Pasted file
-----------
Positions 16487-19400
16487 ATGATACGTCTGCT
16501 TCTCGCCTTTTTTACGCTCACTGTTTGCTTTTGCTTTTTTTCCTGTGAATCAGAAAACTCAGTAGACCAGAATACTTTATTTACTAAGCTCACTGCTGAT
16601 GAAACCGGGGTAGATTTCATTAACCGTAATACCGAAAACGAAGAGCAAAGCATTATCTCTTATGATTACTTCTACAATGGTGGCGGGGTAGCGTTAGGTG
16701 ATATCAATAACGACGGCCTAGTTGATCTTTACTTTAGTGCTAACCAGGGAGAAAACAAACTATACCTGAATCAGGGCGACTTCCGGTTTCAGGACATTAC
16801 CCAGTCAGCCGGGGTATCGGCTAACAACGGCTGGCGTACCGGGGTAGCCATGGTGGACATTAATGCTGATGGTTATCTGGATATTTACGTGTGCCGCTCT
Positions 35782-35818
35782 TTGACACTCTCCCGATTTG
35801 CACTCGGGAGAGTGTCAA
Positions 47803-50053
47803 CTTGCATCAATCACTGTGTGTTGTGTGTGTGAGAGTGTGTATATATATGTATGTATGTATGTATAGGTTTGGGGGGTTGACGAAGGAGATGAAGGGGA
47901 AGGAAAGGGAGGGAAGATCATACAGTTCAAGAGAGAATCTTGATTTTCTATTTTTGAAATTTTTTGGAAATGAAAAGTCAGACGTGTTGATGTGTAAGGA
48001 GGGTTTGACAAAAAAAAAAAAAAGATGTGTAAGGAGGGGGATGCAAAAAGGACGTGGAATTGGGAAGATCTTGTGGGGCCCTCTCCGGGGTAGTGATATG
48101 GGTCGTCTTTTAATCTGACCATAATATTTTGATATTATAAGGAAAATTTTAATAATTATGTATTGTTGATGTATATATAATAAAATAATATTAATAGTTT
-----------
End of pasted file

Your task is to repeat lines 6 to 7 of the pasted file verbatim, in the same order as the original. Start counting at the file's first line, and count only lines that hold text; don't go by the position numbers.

16801 CCAGTCAGCCGGGGTATCGGCTAACAACGGCTGGCGTACCGGGGTAGCCATGGTGGACATTAATGCTGATGGTTATCTGGATATTTACGTGTGCCGCTCT
Positions 35782-35818